May 8, 2019
If your company has made upgrades to your marketing process, but the number of leads is lower than ever and sales is complaining about the quality, don’t panic. There is a simple yet often overlooked explanation: data migration. However, if done poorly, orchestrated data migration can have a detrimental impact on your business.
According to the 2019 State of the Cloud Report from Flexera, companies plan to spend 24 percent more on public cloud in 2019 in comparison to last year. The extra spend results in 24 percent more data migration because data has to get to the cloud somehow. Additionally, enterprises spend even higher, with 38 percent exceeding $2.4 million per year and half (50 percent) above $1.2 million per year. When data migration is executed poorly or fails completely, the money spent on migration is lost. And that’s not the only fiscal impact of a data migration gone wrong.
Simple missteps when moving data from one system to another can have a negative ripple effect throughout your marketing process and carry over into sales, potentially sinking your sales and marketing efforts for months depending on the severity of the failed data migration.
I’ve been involved in hundreds of data migrations, both for internal marketing data and overseeing MountainTop Data’s client data migrations. We’ve had to pick up the pieces of a client’s data after they went through a poorly conceived data migration and saw small oversights wreak havoc on our own marketing campaigns. Today, it is estimated that 87 percent of online marketers use email as it is still considered the number one source for online sales and is used more than any other form of lead generation. Hence why it is paramount that data migrations need to run smoothly and efficiently before it stalls marketing efforts.
Therefore, accurate company and contact data is critical, and a company’s internal information on clients and prospects are frequently overlooked when making hardware and software upgrades. Assuming new systems will properly identify, process, and accept your data is a big mistake. Every situation varies and close attention should be paid to all data fields.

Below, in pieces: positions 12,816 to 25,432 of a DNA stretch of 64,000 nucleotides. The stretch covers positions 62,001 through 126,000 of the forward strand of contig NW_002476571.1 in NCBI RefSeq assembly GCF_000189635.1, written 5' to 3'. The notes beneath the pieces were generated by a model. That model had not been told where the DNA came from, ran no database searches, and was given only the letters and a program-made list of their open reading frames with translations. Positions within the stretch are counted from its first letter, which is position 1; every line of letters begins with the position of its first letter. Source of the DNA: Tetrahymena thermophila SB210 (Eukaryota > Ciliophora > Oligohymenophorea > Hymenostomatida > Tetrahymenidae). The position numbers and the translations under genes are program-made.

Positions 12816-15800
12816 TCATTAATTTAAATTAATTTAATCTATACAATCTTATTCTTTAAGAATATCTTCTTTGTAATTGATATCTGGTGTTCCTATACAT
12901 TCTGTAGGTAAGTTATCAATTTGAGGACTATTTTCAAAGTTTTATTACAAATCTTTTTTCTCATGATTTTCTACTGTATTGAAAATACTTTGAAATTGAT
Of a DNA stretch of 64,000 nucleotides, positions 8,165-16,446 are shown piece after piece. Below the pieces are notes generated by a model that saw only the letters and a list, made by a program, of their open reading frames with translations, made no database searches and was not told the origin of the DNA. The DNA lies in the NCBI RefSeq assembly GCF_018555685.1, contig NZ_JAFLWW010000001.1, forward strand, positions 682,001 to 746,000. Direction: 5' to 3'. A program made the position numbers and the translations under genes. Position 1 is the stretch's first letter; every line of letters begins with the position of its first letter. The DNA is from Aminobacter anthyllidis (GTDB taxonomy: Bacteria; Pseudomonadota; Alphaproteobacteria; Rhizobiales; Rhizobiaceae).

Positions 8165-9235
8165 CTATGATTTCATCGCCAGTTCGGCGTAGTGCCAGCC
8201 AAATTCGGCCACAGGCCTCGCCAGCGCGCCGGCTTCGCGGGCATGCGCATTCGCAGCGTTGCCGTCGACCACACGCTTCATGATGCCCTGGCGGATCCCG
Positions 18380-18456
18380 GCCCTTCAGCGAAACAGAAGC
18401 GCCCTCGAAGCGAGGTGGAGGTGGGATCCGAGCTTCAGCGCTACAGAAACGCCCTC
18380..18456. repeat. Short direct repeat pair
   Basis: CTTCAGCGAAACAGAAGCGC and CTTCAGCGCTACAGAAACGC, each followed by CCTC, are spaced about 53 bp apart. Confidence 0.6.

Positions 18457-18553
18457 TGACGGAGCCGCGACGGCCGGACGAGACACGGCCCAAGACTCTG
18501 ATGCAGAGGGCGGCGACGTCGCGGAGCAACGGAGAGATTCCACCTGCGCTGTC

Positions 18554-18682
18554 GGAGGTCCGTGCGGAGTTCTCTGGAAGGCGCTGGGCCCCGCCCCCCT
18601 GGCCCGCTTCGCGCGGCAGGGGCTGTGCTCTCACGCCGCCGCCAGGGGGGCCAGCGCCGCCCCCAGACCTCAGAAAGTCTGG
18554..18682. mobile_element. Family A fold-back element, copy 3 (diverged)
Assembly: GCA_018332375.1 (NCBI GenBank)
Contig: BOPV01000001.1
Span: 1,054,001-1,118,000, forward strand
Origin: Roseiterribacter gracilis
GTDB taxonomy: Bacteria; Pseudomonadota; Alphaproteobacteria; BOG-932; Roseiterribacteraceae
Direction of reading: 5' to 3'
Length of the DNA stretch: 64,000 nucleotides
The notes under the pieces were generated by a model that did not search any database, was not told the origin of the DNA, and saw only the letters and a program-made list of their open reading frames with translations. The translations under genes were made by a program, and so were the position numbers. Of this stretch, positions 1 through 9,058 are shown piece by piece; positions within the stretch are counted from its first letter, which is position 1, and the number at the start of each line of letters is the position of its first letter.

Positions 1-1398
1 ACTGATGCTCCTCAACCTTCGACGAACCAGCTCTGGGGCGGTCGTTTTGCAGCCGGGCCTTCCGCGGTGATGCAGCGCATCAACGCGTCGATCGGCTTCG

Data migration typically includes three steps: extract, transform, and load. Before extracting from your current system, create a backup. Without a backup, all data could be lost if something does go wrong.
Some systems have integrations that allow you to define data paths and migrate directly from one database to another. A common step is to export your data from your current system into an excel spreadsheet or another common database file. The structure of related fields in your current database may require you export several data tables, so be sure to export all fields including unique identifier keys (contact ID, company ID, etc.), so records can be easily tracked.
This is the most important step in a data migration because you must look at each data column. Check that all data has exported properly and inspect the data formatting for each. Specifically, ensure that all records and fields from your original migration are included as file handling special characters are different from your initial database.
It would also be wise to proceed with caution as some file types will see a prompt to separate the data into multiple fields, causing a data offset issue. Thus, check each field to assure it’s not formatted in a way that has caused data loss. This can be as simple as losing the 0 from the front of zip codes to an error identifying the data causing a null value. Lastly, check that fields with a lot of text haven’t been truncated by a restriction on the number of characters allowed for that field in the formatting.
Once your file is clean, you’re ready to import the data into your new system. Depending on the data structure in your new system you may need to separate your file into several imports. Before you import, reformat fields in your file to match specific format requirements for the new data location. You would have learned these on your test run.
In addition, you need to spot check your new data set to see if there were issues you missed and let anyone you will be working with to raise the alarm if any data abnormalities are noticed. Finally, keep a copy of the original data set for at least a couple months. This will allow you to revert to the original and redo the migration if necessary.
The key consideration of migrating data into the cloud is a simple one: data is only useful if it is accurate. Data improperly migrated into the cloud and into a new CRM could render your sales team’s accounts missing information — or missing altogether. The purpose is to oversee a smooth migration, encouraging account managers to incorporate a CRM and utilize the technology to achieve lofty sales goals.
Sky Cassidy is the CEO of MountainTop Data and host of the If You Market podcast. He grew up in rural Northern California and moved to Los Angeles after college. After a decade in the sales and marketing trenches and dabbling in the Southern California startup scene he took over as CEO of MountainTop Data, a provider of list and data services for B2B marketing.